New hope for Hahn, Weeze and Tegel

Ryanair has reached an agreement with the pilots union on wage cuts. This increases the chances that the Irish company’s aircraft will continue to head for the three German locations.

A Boeing 737-800 operated by the Irish low-cost airline Ryanair stands on the apron at Hahn Airport.

Dhe low-cost airline Ryanair and its German pilots have largely agreed on the wage cuts demanded by the company. This was confirmed on Tuesday by the company in Dublin and the pilots’ union Vereinigung Cockpit in Frankfurt. This increases the chances that the Irish airline’s aircraft will remain stationed at Hahn, Weeze and Berlin-Tegel over the winter.

After a tight ballot against the Ryanair proposals, the situation was reassessed, said VC spokesman Janis Schmitt. In renewed negotiations over the weekend, improvements in protection against dismissal were achieved. In addition, pilots must now be offered a relocation if their station is closed.

Ryanair boss Michael O’Leary had stated that 85 percent of the pilots and 75 percent of the flight attendants had agreed to the temporary cuts. This was denied by both the VC and the Verdi union, which is responsible for cabin crew. Negotiations for the flight attendants will be continued this week, said a Verdi spokeswoman. There is still no degree.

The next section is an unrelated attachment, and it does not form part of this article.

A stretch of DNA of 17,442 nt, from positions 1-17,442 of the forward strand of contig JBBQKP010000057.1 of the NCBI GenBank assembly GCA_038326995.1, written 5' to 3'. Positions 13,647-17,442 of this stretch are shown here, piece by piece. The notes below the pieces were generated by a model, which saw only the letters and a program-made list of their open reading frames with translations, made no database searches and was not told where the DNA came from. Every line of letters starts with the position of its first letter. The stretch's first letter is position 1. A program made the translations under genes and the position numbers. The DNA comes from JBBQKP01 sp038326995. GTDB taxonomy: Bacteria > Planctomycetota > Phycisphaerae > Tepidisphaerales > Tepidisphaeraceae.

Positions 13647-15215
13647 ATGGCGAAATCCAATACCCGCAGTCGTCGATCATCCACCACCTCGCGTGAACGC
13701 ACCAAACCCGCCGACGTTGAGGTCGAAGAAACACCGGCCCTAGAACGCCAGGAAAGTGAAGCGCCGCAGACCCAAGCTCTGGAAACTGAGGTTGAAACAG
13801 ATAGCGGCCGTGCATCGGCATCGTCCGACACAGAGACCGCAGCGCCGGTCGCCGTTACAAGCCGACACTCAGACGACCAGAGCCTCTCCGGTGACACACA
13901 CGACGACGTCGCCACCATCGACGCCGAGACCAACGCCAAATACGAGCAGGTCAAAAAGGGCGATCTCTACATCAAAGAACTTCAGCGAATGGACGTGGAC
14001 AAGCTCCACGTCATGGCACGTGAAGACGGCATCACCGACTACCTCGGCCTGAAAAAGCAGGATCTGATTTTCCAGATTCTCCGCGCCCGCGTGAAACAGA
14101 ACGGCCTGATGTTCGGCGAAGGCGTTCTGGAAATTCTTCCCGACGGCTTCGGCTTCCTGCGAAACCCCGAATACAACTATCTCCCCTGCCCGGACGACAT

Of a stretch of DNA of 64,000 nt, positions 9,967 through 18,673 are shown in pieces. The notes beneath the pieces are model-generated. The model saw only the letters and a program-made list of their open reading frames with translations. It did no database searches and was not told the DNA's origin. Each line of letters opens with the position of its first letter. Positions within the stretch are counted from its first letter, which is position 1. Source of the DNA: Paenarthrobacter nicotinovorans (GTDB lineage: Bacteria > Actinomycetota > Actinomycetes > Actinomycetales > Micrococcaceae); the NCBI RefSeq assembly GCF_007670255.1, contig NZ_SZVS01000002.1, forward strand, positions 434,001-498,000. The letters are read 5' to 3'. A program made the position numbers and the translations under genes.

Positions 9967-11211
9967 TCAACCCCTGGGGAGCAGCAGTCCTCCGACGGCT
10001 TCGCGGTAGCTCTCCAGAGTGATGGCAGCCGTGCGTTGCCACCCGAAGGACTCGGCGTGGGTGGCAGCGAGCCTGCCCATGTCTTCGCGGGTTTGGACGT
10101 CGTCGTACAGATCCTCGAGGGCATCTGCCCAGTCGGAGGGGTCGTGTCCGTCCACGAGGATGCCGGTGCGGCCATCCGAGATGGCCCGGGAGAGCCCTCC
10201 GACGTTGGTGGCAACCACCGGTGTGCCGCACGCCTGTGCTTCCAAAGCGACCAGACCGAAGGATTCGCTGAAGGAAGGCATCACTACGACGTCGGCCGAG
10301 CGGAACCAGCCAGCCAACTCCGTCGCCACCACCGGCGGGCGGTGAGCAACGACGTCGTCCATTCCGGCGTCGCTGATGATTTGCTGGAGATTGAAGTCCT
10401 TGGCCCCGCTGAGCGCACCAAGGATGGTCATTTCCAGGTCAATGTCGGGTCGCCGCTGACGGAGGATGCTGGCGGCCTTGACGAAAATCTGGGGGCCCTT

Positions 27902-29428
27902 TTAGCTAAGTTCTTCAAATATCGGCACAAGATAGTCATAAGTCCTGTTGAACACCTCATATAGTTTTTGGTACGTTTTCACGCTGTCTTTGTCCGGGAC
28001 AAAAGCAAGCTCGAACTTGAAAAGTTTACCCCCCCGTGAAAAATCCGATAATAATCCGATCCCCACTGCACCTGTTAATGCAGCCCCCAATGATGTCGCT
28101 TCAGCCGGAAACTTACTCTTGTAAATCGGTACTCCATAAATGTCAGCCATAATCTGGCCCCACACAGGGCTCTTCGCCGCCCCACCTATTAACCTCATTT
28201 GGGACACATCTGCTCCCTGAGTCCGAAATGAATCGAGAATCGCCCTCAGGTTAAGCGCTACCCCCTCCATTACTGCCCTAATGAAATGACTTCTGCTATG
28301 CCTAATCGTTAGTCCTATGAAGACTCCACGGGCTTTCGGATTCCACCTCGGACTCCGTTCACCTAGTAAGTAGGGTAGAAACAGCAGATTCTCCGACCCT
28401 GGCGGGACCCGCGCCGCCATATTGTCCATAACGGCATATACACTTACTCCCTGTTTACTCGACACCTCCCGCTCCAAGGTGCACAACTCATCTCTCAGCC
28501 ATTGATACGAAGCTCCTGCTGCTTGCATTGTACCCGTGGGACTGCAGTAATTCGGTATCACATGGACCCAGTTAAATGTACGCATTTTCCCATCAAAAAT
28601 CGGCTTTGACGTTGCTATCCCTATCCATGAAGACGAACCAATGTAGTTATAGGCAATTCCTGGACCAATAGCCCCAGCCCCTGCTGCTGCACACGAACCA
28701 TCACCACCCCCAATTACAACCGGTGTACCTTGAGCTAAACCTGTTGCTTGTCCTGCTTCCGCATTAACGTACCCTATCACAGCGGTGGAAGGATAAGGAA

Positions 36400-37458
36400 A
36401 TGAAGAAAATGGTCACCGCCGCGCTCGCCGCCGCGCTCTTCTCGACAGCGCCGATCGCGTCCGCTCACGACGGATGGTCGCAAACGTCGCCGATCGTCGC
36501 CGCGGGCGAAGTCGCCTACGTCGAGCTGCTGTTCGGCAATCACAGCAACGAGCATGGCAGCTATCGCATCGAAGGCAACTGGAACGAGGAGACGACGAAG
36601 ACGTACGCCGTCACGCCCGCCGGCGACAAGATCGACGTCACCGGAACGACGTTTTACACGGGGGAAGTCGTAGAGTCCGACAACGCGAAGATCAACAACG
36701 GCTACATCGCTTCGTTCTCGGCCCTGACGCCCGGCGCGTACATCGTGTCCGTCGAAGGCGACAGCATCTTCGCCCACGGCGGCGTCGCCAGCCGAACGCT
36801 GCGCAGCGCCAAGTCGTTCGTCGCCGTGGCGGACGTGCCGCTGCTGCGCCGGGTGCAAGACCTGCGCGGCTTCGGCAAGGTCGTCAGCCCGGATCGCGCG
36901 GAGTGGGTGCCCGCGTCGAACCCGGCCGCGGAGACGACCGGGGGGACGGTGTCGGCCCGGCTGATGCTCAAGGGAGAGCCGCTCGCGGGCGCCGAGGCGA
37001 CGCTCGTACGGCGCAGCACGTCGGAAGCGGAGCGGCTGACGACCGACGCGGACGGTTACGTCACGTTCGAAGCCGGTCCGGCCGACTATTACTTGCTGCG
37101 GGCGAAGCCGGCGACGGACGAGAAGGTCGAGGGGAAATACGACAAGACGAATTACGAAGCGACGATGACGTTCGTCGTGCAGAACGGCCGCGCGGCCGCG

Ryanair had threatened internally with the closure of German bases of its subsidiary Malta Air if there was no approval. The airline now wants to rethink the station closings, which would affect around 170 pilots and 350 flight attendants. The group had also reported excess staff at other German bases.

Like many other airlines, Ryanair has suffered badly from the Corona crisis. In June, the company recorded a 97 percent drop in passenger numbers compared to the same period in the previous year. With many states easing their travel restrictions, the situation eased somewhat in July. Many Ryanair planes are back in the skies over Europe: The airline is currently advertising massively with particularly cheap offers in the battle for passengers.